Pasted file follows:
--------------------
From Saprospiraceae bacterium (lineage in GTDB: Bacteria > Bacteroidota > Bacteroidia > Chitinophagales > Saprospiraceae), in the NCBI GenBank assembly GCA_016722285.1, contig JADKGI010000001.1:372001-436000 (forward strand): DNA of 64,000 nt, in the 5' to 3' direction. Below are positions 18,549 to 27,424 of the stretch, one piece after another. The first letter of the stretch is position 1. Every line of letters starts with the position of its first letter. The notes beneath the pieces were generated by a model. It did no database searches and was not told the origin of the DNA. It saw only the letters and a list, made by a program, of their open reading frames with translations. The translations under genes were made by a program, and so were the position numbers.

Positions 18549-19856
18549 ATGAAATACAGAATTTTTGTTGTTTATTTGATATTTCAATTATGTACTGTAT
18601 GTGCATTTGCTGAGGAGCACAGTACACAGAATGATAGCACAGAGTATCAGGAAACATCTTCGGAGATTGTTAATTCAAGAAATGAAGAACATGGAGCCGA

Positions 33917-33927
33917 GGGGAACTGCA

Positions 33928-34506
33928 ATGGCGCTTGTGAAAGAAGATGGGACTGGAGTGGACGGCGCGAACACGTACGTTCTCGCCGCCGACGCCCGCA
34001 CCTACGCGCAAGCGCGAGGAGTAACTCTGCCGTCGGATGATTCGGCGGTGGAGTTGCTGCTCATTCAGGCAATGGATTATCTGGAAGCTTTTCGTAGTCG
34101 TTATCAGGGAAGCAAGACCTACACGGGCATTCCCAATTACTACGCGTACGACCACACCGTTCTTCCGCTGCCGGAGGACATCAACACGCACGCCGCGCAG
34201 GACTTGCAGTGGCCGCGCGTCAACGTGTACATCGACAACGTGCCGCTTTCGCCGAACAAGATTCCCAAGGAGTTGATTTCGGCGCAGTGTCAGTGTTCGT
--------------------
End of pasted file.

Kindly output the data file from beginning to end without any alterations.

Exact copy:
From Saprospiraceae bacterium (lineage in GTDB: Bacteria > Bacteroidota > Bacteroidia > Chitinophagales > Saprospiraceae), in the NCBI GenBank assembly GCA_016722285.1, contig JADKGI010000001.1:372001-436000 (forward strand): DNA of 64,000 nt, in the 5' to 3' direction. Below are positions 18,549 to 27,424 of the stretch, one piece after another. The first letter of the stretch is position 1. Every line of letters starts with the position of its first letter. The notes beneath the pieces were generated by a model. It did no database searches and was not told the origin of the DNA. It saw only the letters and a list, made by a program, of their open reading frames with translations. The translations under genes were made by a program, and so were the position numbers.

Positions 18549-19856
18549 ATGAAATACAGAATTTTTGTTGTTTATTTGATATTTCAATTATGTACTGTAT
18601 GTGCATTTGCTGAGGAGCACAGTACACAGAATGATAGCACAGAGTATCAGGAAACATCTTCGGAGATTGTTAATTCAAGAAATGAAGAACATGGAGCCGA

Positions 33917-33927
33917 GGGGAACTGCA

Positions 33928-34506
33928 ATGGCGCTTGTGAAAGAAGATGGGACTGGAGTGGACGGCGCGAACACGTACGTTCTCGCCGCCGACGCCCGCA
34001 CCTACGCGCAAGCGCGAGGAGTAACTCTGCCGTCGGATGATTCGGCGGTGGAGTTGCTGCTCATTCAGGCAATGGATTATCTGGAAGCTTTTCGTAGTCG
34101 TTATCAGGGAAGCAAGACCTACACGGGCATTCCCAATTACTACGCGTACGACCACACCGTTCTTCCGCTGCCGGAGGACATCAACACGCACGCCGCGCAG
34201 GACTTGCAGTGGCCGCGCGTCAACGTGTACATCGACAACGTGCCGCTTTCGCCGAACAAGATTCCCAAGGAGTTGATTTCGGCGCAGTGTCAGTGTTCGT